Growing up my daddy was my hero. He was a pilot in the Air Force, so he looked even more heroic to me in his flight suit, driving off in his blue Volkswagen Karmann Ghia to fly jets in the morning. Or in his white mess dress uniform for a formal event with my gorgeous, stylishly dressed mother by his side. They were a couple to be reckoned with, and my Mom perfectly played her role as an officer’s wife.
I’m 62 now, and my parents will both be 90 in September. As almost 90-year-olds, they are doing pretty well. My Dad’s Parkinson’s is definitely getting worse and my Mom has moved into the Memory Care unit in their retirement community because of her progressive downward spiral with Alzheimer’s. I am so incredibly grateful to have them in my life still.
She looks terrific and is physically healthy, but she has no idea who I am when she looks at me. I want to think she knows me in her heart. But just like she did on my Dad’s side so many decades back, she uses her charm to fake it until she makes it. And when it comes to having her picture taken, her body automatically moves into the three-quarter modeling pose. Somewhere in her disabled, rattled brain, her old talents haven’t died.
There’s a lot of sadness watching your parents age in some pretty scary ways, but also goodness. My Dad, the ever-stoic Swede, now says I love you every time we say goodbye. And Mom, the ex-fashion model, still comments, both positively and negatively, on how I look. She continues to not like my hair color but in a questioning kind of way… “So, your hair is red? Do you like it?”. She now finally speaks her mind and sticks up for herself.
Like so many women, especially from her generation, she put all of her efforts into supporting her husband and family and putting herself last. She never liked change yet moved all over the world 15+ times. I will never forget when Dad had that realization 12 years after he retired, and we talked about how terribly she acted a few days during each time we moved, yet no one understood why. I wish I had.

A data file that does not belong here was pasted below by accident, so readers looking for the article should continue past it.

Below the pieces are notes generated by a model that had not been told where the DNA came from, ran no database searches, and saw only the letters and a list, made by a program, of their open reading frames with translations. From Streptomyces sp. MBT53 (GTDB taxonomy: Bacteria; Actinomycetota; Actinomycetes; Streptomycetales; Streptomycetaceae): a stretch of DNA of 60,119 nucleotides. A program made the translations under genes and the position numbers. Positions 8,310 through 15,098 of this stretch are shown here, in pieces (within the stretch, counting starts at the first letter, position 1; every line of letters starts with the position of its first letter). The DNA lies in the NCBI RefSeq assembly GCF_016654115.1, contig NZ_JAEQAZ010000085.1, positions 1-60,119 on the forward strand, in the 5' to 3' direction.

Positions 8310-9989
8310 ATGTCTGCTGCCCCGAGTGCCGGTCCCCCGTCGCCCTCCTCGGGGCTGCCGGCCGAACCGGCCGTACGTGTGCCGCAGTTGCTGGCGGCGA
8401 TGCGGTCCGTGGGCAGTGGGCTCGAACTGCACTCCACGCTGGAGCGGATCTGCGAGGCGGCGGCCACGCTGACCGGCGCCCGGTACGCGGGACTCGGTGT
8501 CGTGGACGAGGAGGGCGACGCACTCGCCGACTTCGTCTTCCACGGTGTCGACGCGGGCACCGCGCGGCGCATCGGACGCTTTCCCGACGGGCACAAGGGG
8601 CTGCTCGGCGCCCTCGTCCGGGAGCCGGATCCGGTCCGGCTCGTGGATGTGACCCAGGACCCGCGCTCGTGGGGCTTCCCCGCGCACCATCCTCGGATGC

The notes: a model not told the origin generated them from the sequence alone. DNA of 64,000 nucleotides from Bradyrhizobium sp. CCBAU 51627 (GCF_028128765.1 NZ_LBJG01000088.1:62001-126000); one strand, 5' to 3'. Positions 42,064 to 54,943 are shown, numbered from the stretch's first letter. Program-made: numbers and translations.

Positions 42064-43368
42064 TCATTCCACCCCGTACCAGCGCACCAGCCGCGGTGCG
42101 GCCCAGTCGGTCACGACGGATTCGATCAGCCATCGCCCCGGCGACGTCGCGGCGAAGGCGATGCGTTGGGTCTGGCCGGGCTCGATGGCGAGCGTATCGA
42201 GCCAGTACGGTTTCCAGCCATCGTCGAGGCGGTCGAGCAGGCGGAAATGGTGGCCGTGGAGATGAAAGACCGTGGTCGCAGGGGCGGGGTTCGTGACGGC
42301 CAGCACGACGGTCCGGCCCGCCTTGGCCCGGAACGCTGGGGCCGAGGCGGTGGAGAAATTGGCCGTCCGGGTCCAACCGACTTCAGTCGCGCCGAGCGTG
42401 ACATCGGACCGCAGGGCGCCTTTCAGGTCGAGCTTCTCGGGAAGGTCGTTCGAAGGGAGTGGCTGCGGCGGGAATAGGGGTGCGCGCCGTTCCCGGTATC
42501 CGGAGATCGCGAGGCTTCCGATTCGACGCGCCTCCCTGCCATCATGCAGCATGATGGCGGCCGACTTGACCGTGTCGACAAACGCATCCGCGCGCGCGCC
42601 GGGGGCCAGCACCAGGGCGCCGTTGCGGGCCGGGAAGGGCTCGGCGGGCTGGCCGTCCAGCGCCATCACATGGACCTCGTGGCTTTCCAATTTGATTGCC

At this stage of my life, our roles have somewhat reversed. Should I have understood this is a natural progression? Perhaps.
I struggle with Dad. It’s much easier being the “parent” to Mom than to Dad. This situation reminded me of when my girls were teenagers, and I had to find the right balance of making sure they were doing what they needed to but not treating them like children.
Watching your hero in pain, depressed, scared, and missing his wife and his old life is heart-wrenching.
To get thru this, help my parents, and at the same time, take care of myself, I’m working on acknowledging that all relationships change over time, and I need to learn how to adapt with acceptance, honesty, deep respect, and true trust. And talking with family and friends is so important.
And just when I thought I was in a better place, I got a call last night from the retirement community’s medical staff because he had fallen, and they were taking him to the hospital. After a CT scan and many other tests, it was determined the fall was caused by his Parkinson’s, as well as the fact that he had barely eaten all day and was dehydrated (but enjoyed a cocktail). Luckily, he’s ok after getting in his own bed at 3:15 this morning, and he’s taken full accountability for his decisions, just like a good teenager would! Oh, Dad!
By Andrea Bjorkman
CEO & Co-Founder Find Your Fizz